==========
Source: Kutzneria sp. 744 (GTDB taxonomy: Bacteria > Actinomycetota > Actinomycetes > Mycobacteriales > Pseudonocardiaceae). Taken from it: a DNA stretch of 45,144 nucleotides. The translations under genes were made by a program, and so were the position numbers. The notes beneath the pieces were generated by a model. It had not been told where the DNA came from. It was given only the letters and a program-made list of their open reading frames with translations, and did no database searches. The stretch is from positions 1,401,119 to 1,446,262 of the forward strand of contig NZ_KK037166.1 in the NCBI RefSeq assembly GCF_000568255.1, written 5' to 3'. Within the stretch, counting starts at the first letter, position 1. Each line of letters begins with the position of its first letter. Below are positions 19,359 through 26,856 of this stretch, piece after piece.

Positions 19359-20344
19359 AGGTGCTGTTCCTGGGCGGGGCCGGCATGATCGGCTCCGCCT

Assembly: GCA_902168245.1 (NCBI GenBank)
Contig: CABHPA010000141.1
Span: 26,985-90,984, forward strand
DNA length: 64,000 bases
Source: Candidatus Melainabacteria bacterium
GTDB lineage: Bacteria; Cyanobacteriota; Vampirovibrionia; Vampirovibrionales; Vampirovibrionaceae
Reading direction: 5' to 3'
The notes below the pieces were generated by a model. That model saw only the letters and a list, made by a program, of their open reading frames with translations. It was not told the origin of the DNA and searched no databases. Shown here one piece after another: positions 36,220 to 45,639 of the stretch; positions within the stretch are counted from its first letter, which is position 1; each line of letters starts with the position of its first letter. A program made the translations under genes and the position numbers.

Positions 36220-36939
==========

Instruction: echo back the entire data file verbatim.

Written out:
Source: Kutzneria sp. 744 (GTDB taxonomy: Bacteria > Actinomycetota > Actinomycetes > Mycobacteriales > Pseudonocardiaceae). Taken from it: a DNA stretch of 45,144 nucleotides. The translations under genes were made by a program, and so were the position numbers. The notes beneath the pieces were generated by a model. It had not been told where the DNA came from. It was given only the letters and a program-made list of their open reading frames with translations, and did no database searches. The stretch is from positions 1,401,119 to 1,446,262 of the forward strand of contig NZ_KK037166.1 in the NCBI RefSeq assembly GCF_000568255.1, written 5' to 3'. Within the stretch, counting starts at the first letter, position 1. Each line of letters begins with the position of its first letter. Below are positions 19,359 through 26,856 of this stretch, piece after piece.

Positions 19359-20344
19359 AGGTGCTGTTCCTGGGCGGGGCCGGCATGATCGGCTCCGCCT

Assembly: GCA_902168245.1 (NCBI GenBank)
Contig: CABHPA010000141.1
Span: 26,985-90,984, forward strand
DNA length: 64,000 bases
Source: Candidatus Melainabacteria bacterium
GTDB lineage: Bacteria; Cyanobacteriota; Vampirovibrionia; Vampirovibrionales; Vampirovibrionaceae
Reading direction: 5' to 3'
The notes below the pieces were generated by a model. That model saw only the letters and a list, made by a program, of their open reading frames with translations. It was not told the origin of the DNA and searched no databases. Shown here one piece after another: positions 36,220 to 45,639 of the stretch; positions within the stretch are counted from its first letter, which is position 1; each line of letters starts with the position of its first letter. A program made the translations under genes and the position numbers.

Positions 36220-36939